Monday, February 11, 2019
Several thousand rare diseases affect an estimated 30 million people in the United States. Only about 5 percent of these diseases have a treatment approved by the Food and Drug Administration. On Feb. 28, 2019, the National Institutes of Health will host Rare Disease Day at NIH and open its doors to public and private researchers, patients and their support organizations, policy makers and other members of the community. Together, attendees will raise awareness about rare diseases, the people they affect, and opportunities for new and better treatments.
New features for this year’s event include a presentation of the first ever Zebbie Award for the Rare Diseases Are Not Rare! Challenge, sponsored by the National Center for Advancing Translational Sciences (NCATS). Also featured will be personal video stories by rare disease patients, video messages from global rare disease leaders and a special rare disease portrait unveiling by Beyond the Diagnosis of an NIH Clinical Center patient. The NIH Clinical Center — the nation’s largest research hospital where scientists are studying more than 500 rare diseases in partnership with nearly 2,250 patients — will also offer tours.
Panel discussion topics include success factors for rare cancer research, collective research models with the NIH Rare Diseases Clinical Research Network, quality patient registries to understand rare diseases and gene editing/genome therapy clinical trials.
For more event details: https://ncats.nih.gov/rdd
Feb. 28, 2019
8:30 a.m. - 4 p.m. ET
Natcher Conference Center (Building 45), Main Auditorium
45 Center Drive, Bethesda, Maryland 20892
The event is sponsored by NCATS and the NIH Clinical Center in coordination with planning committee representatives and event partners.
Francis S. Collins, M.D., Ph.D., director, NIH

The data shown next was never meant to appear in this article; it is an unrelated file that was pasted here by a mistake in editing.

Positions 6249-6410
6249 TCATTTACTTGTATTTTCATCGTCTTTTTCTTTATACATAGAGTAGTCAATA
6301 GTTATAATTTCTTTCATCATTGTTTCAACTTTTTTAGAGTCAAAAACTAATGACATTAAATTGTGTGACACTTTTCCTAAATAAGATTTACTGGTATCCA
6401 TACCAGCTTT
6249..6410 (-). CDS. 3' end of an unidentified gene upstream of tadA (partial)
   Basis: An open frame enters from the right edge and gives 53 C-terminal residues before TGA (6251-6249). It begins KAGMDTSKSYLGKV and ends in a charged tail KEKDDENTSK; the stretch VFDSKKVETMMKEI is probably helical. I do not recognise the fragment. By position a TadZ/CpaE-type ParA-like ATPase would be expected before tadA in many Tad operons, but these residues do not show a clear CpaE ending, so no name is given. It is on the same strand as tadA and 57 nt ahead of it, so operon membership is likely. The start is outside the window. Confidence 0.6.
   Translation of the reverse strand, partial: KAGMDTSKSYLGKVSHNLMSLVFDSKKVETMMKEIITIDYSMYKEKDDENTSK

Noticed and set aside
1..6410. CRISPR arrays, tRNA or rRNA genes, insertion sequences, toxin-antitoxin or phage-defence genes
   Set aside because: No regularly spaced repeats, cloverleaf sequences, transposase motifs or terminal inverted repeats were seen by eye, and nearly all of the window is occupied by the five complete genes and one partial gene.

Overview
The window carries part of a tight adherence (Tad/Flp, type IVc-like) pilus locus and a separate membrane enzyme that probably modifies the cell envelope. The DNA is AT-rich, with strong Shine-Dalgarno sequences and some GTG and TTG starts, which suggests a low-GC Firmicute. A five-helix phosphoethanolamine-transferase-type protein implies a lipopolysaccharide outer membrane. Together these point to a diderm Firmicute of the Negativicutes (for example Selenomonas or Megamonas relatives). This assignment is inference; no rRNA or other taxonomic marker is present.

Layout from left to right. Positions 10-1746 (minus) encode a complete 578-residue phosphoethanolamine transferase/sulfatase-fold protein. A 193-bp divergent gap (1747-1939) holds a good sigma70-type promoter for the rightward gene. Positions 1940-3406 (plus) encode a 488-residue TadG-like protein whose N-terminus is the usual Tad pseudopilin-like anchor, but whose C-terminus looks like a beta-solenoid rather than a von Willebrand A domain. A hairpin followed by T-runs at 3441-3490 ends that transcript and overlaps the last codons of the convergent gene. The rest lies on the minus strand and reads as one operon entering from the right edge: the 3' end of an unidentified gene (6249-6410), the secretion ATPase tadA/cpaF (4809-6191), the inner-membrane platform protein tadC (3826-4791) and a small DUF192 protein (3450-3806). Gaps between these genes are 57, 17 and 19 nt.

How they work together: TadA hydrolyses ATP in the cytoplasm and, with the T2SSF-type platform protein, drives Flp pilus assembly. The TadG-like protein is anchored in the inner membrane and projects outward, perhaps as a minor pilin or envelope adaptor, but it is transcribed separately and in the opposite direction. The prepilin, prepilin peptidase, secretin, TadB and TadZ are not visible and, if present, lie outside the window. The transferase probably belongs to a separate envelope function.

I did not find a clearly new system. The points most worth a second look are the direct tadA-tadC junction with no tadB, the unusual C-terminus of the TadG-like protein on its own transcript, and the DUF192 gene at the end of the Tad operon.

Rep. G. K. Butterfield (D-NC), co-chair, Rare Disease Congressional Caucus
Christopher P. Austin, M.D., director, NCATS, NIH
James K. Gilman, M.D., CEO, Clinical Center, NIH
Jennie Lucca, CEO, The Children’s Inn at NIH
Members of the media should contact Molly.Freimuth@nih.gov or Bobbi.Gardner@nih.gov for more information and to discuss patient and featured speaker filming and photography opportunities.
About the National Center for Advancing Translational Sciences (NCATS): NCATS conducts and supports research on the science and operation of translation — the process by which interventions to improve health are developed and implemented — to allow more treatments to get to more patients more quickly. For more information about how NCATS is improving health through smarter science, visit https://ncats.nih.gov.
About the NIH Clinical Center: The NIH Clinical Center is the clinical research hospital for the National Institutes of Health. Through clinical research, clinician-investigators translate laboratory discoveries into better treatments, therapies and interventions to improve the nation's health. More information: https://clinicalcenter.nih.gov.
About the National Institutes of Health (NIH): NIH, the nation's medical research agency, includes 27 Institutes and Centers and is a component of the U.S. Department of Health and Human Services. NIH is the primary federal agency conducting and supporting basic, clinical, and translational medical research, and is investigating the causes, treatments, and cures for both common and rare diseases. For more information about NIH and its programs, visit www.nih.gov.
NIH…Turning Discovery Into Health®